Growing Up Sexually



DATOGA, Tatog, Tatoga, Datoog, Mangati (Tanzania


Index AfricaTanzania Datoga


Also: Swahili, Wanguru, Turu, Kwere, Shambala, Ngindo, Chagga, Bena, Nyamwezi, Luguru, Kaguru, Sukuma, Subiya, Ngulu, Hehe, Barabaig, Nyakyusa, Gogo, Baraguyu, Hadza;®Kuria, ®Masai


According to (Blystad, and Rekdal, 2004:p636)[1]


The mandatory removal of the clitoris and labia minora is commonly carried out when a girl is between 2 and 5 years of age. This painful operation is carried out by a local elderly women with only a handful of women present in the homestead. The incident is not talked much about and receives no cultural elaboration. This appears in stark contrast to male circumcision, which is a grand ritual occasion characterized by the brewing of large quantities of honey mead, sung prayer, and dancing. The operation takes place when boys are between 5 and 12 years old. Large numbers of boys, sometimes several hundred, are circumcized at the same occasion. The operation itself is commonly carried out with a knife or razor blade, and is followed by the feeding of milk and blood for the boys to regain their strength”.




Particularly intricate and poetic youth talk takes place between potential boy/girlfriends. A man who fails to encourage the continuation of the relationship through dialogue may attempt to win a girl’s heart through a spearing in the lilichttradition, a traditional hunt for dangerous animals (usually a lion) linked up with youthful fertility. Although sexual play is an integral part of youth activity, norms prohibit a couple from carrying out sexual penetration while the girl is unmarried. The norm is related to the absolute condemnation of children born without clan affiliation on the father’s side. Indications of breaches of the sexual norm, and rumors that a particular girl “has become a woman,” may lead to her being required to undergo a physical checkup by a group of older women, and they may conclude that “the girl has now become like us,” and should be married off immediately. Such incidences severely reduces a girl’s chances of influencing the choice of her marital partner. This is not to say that premarital sexual intercourse does not occur. Young Datoga said that preventive measures such as coitus interruptus were common and that remedies that cause abortion were known. But girls were generally said to be reluctant to agree to sexual intercourse. Medical personnel confirmed that virginity among unmarried Datoga girls is the rule rather than the exception”.


According to Blystad (2004:[draft, p6-7])[2]:


“While freedom, excitement, and sexual play are cherished and encouraged attributes of non-marital relations, sexual intercourse is strictly prohibited for unmarried Datoga girls. A number of institutions facilitate and endorse romantic encounters between youth on the one hand, and a control of these encounters on the other. Formal youth meetings (seyooda tangaz) are mandatorygatherings headed by female and male youth leaders taking place in hidden bush land. The meetings facilitate proper splicing of potential girlfriends and boyfriends through a formal calling out of clan- and generation set names among the participants. In principle the same regulations of relationships are to be followed among boyfriends and girlsfriends as among potential marital partners, but the rules are somewhat more relaxed in premarital relations. The meetings facilitate romantic private meetings (seyooda) between young men and women, and is a precondition for young couples’ engagement in 'youth talk' (gharemanend dumeed), highly poetic and ritualised conversations performed between young men and women. The ultimate aim of these lengthy oral competitions that may go on for hours and even days, is from the man’s point of view an intimate relation. In cases where a girl outwits a boy, the boyfriend-girlfriend relation is put on a temporary or possibly a full halt, ideally resulting in boys taking off to hunt/spear lions, elephants or other large mammals to win the admiration of the girl (lilichta/lugooda). During the early phase of the engagement in such youth activity, a girl will have her own formally appointed male guardian (ng'wasaneeda). From the point of view of the girl’s family, this man is to ensure their daughters’ assertive but proper conduct in her dealings with men in order to prevent pregnancy prior to marriage. Girls also arrange their own secret girls' meetings (makchameeta haweega), where approved as well as sanctioned sexual practice preoccupy the participants. The number one principle governing the youth pacts is respect (mureeda)”.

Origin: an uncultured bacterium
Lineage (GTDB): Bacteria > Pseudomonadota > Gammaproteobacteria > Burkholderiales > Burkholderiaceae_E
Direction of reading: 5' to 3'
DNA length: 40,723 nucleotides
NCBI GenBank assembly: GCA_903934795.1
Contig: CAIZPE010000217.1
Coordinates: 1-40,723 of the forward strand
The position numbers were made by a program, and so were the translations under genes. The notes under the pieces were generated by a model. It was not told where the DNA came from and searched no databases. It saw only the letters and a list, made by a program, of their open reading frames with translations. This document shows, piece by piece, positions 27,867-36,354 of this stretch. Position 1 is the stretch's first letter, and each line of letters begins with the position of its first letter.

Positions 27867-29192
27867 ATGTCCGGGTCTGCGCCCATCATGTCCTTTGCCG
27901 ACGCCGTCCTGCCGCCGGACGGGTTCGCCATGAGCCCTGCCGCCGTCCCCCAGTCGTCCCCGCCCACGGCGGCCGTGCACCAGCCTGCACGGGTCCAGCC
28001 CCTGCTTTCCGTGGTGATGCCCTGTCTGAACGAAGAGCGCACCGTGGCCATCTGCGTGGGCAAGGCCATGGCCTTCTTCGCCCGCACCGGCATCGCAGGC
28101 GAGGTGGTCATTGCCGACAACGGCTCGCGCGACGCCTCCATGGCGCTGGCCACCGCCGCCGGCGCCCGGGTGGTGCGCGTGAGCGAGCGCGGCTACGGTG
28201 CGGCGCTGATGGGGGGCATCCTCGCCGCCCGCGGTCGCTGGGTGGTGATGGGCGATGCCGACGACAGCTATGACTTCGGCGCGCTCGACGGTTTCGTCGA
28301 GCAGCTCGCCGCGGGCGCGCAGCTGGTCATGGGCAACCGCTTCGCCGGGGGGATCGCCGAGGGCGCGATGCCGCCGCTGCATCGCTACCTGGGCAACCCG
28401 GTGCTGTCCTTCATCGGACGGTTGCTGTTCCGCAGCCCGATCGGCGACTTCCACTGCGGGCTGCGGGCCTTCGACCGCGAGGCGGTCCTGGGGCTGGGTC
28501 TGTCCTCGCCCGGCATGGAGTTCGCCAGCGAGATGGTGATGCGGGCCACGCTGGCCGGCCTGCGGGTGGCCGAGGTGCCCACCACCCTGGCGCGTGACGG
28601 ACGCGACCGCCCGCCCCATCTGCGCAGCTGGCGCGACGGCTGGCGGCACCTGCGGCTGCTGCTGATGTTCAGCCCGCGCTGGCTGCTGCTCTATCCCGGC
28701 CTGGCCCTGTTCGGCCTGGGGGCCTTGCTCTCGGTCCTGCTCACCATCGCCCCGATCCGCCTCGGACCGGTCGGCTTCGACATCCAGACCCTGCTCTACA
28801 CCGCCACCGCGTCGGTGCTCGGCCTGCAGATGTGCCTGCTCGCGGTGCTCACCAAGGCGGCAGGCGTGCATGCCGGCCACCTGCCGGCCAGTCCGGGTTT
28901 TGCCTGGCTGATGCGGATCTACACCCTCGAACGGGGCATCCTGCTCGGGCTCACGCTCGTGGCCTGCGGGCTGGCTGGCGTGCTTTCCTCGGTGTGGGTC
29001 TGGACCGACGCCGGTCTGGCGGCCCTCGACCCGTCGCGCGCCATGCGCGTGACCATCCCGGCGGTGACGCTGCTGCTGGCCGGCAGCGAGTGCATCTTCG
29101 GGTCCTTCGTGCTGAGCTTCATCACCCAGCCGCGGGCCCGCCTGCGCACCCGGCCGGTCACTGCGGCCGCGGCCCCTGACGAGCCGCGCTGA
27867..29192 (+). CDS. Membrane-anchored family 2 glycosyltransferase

Additional references:


  • Blystad, A. (2000) Precarious procreation: Datoga Pastoralists at the late 20th century. PhD Thesis, Universitetet iBergen, Norway



Janssen, D. F., Growing Up Sexually. Volume I. World Reference Atlas. 0.2 ed. 2004. Berlin: Magnus Hirschfeld Archive for Sexology

Last revised: Mar 2005


[1]Astrid Blystad, & Ole Bjørn Rekdal (in press) Datoga, in Ember, C. R. & Ember, M. (Eds.) Encyclopedia of Medical Anthropology: Health and illness in the world's cultures. New York: Kluwer Academic/Plenum Publishers. Vol. 2, p629-38 []

[2] Blystad, A. (2004) On HIV, sex and respect: Local-global discourse encounters among the Datoga of Tanzania, African Sociological Review 8,1:47-66 []